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Genres confuse me. People ask me what genre this or that belongs to. I never know. Or when I think I know, it turns out the genre changed gears. Case in point, The Reckoning.
Because ghost stories are not in vogue at the moment, I was warned not to call The Reckoning a ghost story, even though it is. Instead I’ll call it a mystery, because mysteries are never out of vogue, about nine American soldiers who went missing thirty years ago during the Vietnam War.
I’ll also call it an adventure thriller, because adventure thrillers are in vogue, about Molly, a photojournalist from Boulder, who loves yoga and Good Earth tea and finds herself on assignment in Cambodia, with a military forensic team searching for the bones of a dead pilot. Using dog tags as bait, an expatriate guides her into the jungle, and a trap, and the company of lost souls…which I am not supposed to call ghosts.
At the heart of this novel lies a question. Who owns a war? Who owns its memories? Who owns its legacies? Who owns its dead? Do these things belong to the soldiers who fight the war, or to the families of the soldiers who survive them, or to their generation, or to an administration, or to their nation as a whole?
What I try to suggest, by unleashing a typhoon upon the fictional ruins in my story, is that war is a tempest. It is a flood. Once it’s unleashed, we get swept away in ways we may never know. In that sense, war owns us.
Even a generation after Molly was born, the ghosts of Vietnam walk among us. All we need to do is look around us. Vietnam was a great divide in our last presidential race. Thanks to Iraq, quagmire has entered our vocabulary again. The notion of a military draft is sending shock waves through the country. Even the ways we fight our wars today are predicated upon the lessons of Vietnam, and that includes erasing the dead even before they’re buried.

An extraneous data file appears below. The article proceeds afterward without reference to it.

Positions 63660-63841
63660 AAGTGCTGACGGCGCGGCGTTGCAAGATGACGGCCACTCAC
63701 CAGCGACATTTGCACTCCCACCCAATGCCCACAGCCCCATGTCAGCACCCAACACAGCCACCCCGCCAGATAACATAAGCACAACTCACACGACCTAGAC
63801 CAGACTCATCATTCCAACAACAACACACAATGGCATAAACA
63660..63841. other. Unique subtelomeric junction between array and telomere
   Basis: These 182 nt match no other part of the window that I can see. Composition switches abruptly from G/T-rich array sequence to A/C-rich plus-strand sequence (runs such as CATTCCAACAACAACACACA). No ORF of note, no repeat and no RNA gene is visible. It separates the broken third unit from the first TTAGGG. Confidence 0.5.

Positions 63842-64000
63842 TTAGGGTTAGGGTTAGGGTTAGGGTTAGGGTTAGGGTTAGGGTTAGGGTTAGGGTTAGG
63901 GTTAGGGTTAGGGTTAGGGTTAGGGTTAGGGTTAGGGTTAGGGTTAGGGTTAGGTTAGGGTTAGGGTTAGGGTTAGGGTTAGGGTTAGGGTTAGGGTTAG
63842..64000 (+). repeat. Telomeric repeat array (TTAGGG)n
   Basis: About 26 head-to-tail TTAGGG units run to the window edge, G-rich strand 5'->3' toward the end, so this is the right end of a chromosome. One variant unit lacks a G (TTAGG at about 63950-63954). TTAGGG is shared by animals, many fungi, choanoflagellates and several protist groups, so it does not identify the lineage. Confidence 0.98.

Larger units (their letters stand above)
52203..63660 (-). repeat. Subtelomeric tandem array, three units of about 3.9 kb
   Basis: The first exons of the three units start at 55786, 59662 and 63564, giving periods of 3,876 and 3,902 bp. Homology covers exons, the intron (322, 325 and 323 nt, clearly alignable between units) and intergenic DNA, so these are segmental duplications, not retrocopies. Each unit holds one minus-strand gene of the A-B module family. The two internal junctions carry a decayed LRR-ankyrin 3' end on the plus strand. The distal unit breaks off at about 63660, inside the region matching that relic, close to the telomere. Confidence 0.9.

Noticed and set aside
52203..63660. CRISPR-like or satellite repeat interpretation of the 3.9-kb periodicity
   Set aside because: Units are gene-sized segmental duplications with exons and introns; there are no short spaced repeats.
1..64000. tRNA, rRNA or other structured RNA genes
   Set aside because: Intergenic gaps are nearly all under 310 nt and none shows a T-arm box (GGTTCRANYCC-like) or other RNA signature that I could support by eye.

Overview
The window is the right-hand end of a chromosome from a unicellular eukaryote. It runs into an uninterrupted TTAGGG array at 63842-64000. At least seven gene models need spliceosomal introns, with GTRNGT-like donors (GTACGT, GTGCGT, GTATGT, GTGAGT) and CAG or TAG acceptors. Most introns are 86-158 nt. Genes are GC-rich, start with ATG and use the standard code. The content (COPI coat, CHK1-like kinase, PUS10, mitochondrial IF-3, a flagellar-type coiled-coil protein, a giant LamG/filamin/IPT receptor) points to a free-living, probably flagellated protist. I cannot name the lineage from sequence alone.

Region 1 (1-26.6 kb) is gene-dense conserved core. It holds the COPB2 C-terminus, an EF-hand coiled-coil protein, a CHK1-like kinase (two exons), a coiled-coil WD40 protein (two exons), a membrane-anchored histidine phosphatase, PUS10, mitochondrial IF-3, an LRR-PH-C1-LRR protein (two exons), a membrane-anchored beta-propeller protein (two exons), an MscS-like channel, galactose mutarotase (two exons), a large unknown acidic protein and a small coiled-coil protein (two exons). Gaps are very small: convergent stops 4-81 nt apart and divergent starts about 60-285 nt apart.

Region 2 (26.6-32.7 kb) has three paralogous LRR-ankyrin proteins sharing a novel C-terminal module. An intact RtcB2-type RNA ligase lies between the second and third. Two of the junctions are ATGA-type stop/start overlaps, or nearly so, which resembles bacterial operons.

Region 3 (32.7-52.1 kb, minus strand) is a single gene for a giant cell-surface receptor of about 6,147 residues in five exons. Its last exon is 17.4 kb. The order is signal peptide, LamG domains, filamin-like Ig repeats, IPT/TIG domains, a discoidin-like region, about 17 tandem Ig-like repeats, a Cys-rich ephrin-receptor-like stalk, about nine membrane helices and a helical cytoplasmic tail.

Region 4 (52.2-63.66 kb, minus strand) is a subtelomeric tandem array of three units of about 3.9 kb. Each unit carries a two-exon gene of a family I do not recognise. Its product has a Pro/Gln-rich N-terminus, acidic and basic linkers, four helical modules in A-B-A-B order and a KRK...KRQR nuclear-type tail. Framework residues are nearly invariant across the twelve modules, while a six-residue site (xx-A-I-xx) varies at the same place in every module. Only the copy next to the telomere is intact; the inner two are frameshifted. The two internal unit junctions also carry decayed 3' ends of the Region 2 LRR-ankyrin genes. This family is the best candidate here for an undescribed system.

On one side of America (in Hawaii, where the military HQ for forensic recoveries is located), we are welcoming home our war dead from Indochina and World War II and the Cold War in the full light of day, with the media and public invited and welcome. At the exact same time, on the other side of America, our war dead from Iraq are kept hidden from view for propaganda purposes, so that the public will not remember them, so that we will forget the realities and costs of the war we’re in now. In Hawaii, we receive the remains with openness and pride. At Dover and Andrews Air bases, the media is forbidden to take picture of anonymous, flag draped coffins, a way of disappearing the truth and mutating national memory.
Which brings me around to The Reckoning, which is a mystery and a thriller and a ghost story. I wrote it as a page turner, I hope, to take you off into another world and give you a few chills.
But I also wrote it as a reminder that history is the greatest haunted house of all. No matter how tight we squeeze our eyes shut, no matter how much we believe we are separate from what is going on around us now or from what came before us back then, our wars are always right there, ready to jump out and possess us.
As Molly learns among the bones she discovers, there is such a thing as a victim who is dead but can’t die, and whose unfinished business is necessarily our unfinished business, whether we like it or not.
What I try to suggest in The Reckoning, through fiction, is that our wars own us. We are connected to them even when we have no memory of them. They are like ghosts that haunt us, coming and going when they wish.